2 pieces of mandatory equipment for goalie training
The 2 Pieces Of Mandatory Equipment For Off-Ice Goalie Training
I know there is not one of you out there who does not believe that the proper off-ice training will make you a better, more durable goalie. For most of you it could completely transform your game to the point where players on other teams no longer recognize you.
Here is an email I got from one of you last week…
I made a number of great saves in our game last night. I was talking with a teammate after leaving the locker room, and he said one of the opposing players had asked “who is that goalie and where’d you find him?!” My teammate indicated that I was the same goalie who’d been playing with them (in the same men’s league) for six months.
So apparently your training has actually turned me into a different goalie. Thanks : )
Just as we have talked about what I call the Momentum of Action, which is the momentum you gain once you start doing some simple off-ice training. The improvements you see motivate you to keep going and maybe even do a little more to see even better improvements on the ice.
But there is also an Inertia of Inaction. Remember high school physics where an object at rest remains at rest? We often work hard to preserve that inertia by creating our own barriers. Two of the most common barriers I hear are:
1) lack of time and
2) no gym membership
I addressed the lack of time in the “3 Simple Things” article the other day. Today I will address the lack of facilities…
I am going to give you (in order of importance) the 7 pieces of equipment that can help you set up a great home training space with only about 6-8 square feet of space. Only the first two are mandatory, the rest are just ‘nice to have’.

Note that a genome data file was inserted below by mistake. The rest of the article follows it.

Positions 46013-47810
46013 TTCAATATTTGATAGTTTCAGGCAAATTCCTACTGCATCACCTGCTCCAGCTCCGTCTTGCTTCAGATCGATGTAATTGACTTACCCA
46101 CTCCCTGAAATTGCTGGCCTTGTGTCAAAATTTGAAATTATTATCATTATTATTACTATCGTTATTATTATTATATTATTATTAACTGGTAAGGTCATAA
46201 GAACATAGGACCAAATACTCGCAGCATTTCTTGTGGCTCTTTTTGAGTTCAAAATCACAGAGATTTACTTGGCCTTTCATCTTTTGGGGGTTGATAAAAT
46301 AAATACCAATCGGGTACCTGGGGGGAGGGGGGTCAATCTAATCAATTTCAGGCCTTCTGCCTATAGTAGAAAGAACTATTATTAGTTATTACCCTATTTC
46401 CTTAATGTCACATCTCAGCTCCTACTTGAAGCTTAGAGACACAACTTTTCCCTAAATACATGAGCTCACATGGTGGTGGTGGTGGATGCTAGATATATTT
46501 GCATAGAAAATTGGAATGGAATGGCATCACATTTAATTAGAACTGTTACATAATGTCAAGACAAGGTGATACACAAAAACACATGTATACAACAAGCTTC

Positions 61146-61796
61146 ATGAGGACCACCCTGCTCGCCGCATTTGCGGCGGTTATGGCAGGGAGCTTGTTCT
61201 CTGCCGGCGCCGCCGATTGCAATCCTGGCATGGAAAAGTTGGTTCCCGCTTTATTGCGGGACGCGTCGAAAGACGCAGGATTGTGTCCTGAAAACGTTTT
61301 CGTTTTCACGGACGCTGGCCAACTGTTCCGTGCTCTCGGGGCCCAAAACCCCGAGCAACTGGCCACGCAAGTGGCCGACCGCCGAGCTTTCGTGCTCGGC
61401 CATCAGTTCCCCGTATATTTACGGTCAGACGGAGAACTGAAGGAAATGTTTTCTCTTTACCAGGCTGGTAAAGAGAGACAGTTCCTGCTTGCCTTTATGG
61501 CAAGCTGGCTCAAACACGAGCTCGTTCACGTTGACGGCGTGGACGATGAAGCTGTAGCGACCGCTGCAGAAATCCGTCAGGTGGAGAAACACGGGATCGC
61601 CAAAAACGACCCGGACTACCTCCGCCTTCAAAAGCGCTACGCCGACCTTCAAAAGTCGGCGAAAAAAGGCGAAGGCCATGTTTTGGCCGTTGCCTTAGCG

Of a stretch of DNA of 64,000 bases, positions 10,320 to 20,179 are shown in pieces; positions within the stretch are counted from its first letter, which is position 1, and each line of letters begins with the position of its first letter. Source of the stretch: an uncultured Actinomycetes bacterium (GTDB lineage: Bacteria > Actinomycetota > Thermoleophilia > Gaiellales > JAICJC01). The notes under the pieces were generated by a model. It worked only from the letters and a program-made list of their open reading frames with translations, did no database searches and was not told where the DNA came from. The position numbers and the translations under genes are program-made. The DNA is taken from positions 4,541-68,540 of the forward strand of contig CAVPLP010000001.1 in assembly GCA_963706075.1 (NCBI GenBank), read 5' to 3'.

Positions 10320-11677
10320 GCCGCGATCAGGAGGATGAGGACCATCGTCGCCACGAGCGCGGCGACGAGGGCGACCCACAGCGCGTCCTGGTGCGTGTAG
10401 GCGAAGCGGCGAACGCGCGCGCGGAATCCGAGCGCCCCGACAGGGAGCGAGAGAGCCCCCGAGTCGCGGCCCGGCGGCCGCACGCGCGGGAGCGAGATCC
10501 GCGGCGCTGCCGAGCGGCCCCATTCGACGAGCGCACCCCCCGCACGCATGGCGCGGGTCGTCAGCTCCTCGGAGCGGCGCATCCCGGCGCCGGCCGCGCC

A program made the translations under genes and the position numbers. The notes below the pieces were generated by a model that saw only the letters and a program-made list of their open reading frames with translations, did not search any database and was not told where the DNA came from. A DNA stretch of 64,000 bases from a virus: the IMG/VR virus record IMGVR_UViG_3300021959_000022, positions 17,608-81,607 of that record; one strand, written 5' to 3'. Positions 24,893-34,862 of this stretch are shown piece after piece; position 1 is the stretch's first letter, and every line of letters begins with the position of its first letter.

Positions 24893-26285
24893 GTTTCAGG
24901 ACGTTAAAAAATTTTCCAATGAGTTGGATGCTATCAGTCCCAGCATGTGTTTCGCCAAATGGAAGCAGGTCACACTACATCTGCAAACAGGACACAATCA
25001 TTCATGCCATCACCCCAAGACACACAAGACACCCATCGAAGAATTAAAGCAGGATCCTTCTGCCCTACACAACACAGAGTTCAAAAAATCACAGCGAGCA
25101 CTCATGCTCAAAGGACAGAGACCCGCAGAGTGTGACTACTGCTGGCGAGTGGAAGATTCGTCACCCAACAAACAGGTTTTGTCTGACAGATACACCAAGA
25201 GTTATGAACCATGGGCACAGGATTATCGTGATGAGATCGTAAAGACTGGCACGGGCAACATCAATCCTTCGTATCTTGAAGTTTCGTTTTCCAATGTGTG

1 – Foam Roll (or PVC pipe or rolling pin or lacrosse ball, etc) – you just need something to do self-myofascial release with (MANDATORY).
2 – Resistance bands (or dumbbells) – any exercise you can do with dumbbells you can do with resistance bands – you can pick them up at almost any sports store or department store and now they have some nice kits that come with a few different resistances so you can mix and match to find just the right load. If you travel – take your ‘gym’ with you (MANDATORY).
3 – Dumbbells – some exercises are a little easier to set up with dumbbells and they do offer a different type of resistance with a constant load through the range. I often get asked which weights are the best and that really depends on your ability, but if I were going to give a blanket answer I would say 10lbs – 20lbs – 30lbs. You will need some lighter weights as well, but you can probably make those by filling plastic water bottles with water or sand to make a nice 5lb weight.
4 – Set of Mini-Cones – these can be used to mark out agility patterns or shuttle runs on the soccer field.
5 – Stability ball – this is a nice to have, it is not essential, but it gives you some nice variety for your stability work.
6- Miniband – this is a little loop of resistance band (you can also just tie a loop in a resistance tube, but sometimes it is hard to un-tie) that is great for working on hip strength and stability.
7 – Agility Ladder or Agility Hoops – to give a framework for precision on your agility drills.
So there are seven pieces of equipment that can help you get to your best without ever leaving home. Of course you can also add skipping ropes, medicine balls, balance boards, slideboards and numerous other tools, but if we are keeping it simple, this is where I would start.
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